Monday, March 05, 2007

More Book Review Contest: Green Eggs and Ham

I know, I know, I said the contest was over (except for, of course, the most excellent reviews by the winners of their prizes that, I am sure, are wending their way to me via email even as we speak). But after I called out all the daddies for not stepping up, I got this email from reader (and dad) rockcreek. Seems he sent me his review on February 17, but left out the "a" in my handle/email address and so I never got it. Sucks, dude! But to give props to the only other dad to (try to) enter the contest [or should I say, "props to pop"?], and because Friday was the venerable Dr. Seuss' birthday, here's one more review.

Title: Green Eggs and Ham
Author/Illustrator: Dr. Seuss
Reviewer: rockcreek

EVERYBODY loves Dr. Seuss books. Now that I'm re-reading them 35 years later (give or take), I've only just realized how brilliantly written and illustrated they are. As a kid, you're always taken by pictures, and the trippy Roald Dahl vibe mixed with the Rube Goldberg-esque contraptions wouldn't really register. You'd just see two furry dudes, one looking somewhat pissy, the other holding a vaguely unappetizing plate of green food, having a talk in a car with a goat, fox, and a mouse, on top of a train car which just jumped some impossibly rickety tracks and is headed for the smokestack of a ship. "Cool!"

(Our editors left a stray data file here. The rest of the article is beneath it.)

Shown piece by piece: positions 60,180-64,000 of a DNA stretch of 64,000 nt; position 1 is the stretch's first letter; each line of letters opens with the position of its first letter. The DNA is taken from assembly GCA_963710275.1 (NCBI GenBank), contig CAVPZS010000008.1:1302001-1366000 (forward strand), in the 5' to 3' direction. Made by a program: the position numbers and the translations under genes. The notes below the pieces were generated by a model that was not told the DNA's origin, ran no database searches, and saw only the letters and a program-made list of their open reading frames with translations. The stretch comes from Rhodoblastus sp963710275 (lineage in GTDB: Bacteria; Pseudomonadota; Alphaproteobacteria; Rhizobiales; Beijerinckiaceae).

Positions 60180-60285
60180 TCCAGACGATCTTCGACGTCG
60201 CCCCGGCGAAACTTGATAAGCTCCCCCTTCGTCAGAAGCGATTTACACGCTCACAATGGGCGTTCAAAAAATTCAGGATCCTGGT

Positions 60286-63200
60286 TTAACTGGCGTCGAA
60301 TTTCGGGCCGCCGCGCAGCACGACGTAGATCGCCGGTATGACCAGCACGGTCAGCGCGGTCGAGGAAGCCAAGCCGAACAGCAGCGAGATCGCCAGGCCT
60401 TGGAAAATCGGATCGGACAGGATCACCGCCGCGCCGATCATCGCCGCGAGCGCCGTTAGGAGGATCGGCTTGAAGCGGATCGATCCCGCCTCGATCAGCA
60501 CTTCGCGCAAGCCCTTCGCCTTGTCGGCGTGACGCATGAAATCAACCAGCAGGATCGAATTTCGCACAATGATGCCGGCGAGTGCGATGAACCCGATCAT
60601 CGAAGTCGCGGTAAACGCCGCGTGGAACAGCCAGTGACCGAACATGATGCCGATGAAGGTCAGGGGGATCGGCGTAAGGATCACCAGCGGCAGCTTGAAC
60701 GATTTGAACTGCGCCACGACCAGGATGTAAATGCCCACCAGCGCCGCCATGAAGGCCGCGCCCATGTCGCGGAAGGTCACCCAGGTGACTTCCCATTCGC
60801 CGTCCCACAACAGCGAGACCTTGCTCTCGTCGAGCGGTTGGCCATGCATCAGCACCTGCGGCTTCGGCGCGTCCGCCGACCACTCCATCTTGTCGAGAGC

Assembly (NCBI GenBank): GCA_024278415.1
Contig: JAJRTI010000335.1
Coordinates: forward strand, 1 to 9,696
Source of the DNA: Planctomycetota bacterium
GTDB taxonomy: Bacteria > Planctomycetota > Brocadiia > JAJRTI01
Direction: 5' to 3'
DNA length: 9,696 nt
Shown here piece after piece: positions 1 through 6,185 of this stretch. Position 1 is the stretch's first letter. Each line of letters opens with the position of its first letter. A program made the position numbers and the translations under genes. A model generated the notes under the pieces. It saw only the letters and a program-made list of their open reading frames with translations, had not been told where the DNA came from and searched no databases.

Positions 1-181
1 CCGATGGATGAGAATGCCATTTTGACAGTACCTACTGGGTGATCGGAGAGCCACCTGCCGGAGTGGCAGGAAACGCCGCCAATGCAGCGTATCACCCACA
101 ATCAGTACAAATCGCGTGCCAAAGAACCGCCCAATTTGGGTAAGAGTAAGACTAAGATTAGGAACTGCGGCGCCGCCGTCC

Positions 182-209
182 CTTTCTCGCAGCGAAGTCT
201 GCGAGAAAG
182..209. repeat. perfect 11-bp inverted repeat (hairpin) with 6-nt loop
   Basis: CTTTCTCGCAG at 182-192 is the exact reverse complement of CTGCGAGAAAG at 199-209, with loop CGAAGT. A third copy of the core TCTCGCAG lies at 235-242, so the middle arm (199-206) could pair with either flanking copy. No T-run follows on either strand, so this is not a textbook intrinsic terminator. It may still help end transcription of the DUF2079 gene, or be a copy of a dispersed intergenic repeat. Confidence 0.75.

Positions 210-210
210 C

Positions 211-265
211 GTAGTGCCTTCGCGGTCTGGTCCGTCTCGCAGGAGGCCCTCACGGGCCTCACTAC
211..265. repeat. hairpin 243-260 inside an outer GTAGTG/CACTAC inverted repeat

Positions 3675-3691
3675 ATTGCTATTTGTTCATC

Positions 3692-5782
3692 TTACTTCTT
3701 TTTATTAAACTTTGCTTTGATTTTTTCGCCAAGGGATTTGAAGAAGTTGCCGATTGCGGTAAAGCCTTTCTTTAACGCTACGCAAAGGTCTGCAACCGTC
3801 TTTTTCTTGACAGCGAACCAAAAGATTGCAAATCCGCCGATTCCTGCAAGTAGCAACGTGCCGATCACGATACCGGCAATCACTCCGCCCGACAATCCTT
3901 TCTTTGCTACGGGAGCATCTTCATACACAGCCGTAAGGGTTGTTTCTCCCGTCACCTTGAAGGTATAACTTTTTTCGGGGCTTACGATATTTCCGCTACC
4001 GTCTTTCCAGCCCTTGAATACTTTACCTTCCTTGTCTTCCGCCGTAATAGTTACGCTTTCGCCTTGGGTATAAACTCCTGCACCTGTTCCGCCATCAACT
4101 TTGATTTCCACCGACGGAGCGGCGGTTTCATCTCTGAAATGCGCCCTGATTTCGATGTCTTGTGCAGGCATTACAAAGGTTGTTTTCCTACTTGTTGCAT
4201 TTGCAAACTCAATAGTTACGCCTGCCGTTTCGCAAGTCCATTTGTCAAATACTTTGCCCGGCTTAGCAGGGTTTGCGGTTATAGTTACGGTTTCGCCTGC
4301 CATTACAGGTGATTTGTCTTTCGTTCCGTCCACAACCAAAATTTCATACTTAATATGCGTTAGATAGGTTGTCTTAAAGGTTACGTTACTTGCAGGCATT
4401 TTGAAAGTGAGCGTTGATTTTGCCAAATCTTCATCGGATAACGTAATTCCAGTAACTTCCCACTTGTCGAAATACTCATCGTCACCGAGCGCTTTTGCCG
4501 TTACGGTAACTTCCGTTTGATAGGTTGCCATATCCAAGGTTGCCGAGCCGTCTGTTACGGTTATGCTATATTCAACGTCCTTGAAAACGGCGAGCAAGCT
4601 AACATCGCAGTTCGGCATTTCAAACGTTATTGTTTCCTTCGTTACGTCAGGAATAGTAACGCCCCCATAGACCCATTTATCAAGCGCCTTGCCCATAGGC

Then the writing. These are great to read with my eldest son, who is mildly speech delayed. The rhyme scheme helps him process, so when I read, "You may like them / You will see. / You may like them / in a... ", he jumps right in with " ... TREE!" His books are a speech therapist's dream, and their publishing seems to predate the development of many commonly used practices for childhood language acquisition (e.g. using simplified vocabulary, repeating phrases, etc.) And the rhyme and the meter never seem forced or clumsy. ("Green Eggs" is 60 pages; I doubt I could communicate "wash your hands" in a rhyming meter.)

On top of that, the Doc manages to fit in overarching lessons of socialization about the value of persistence and taking risks. That he managed to get all of this in between the cover of a single book makes this one my favorite.

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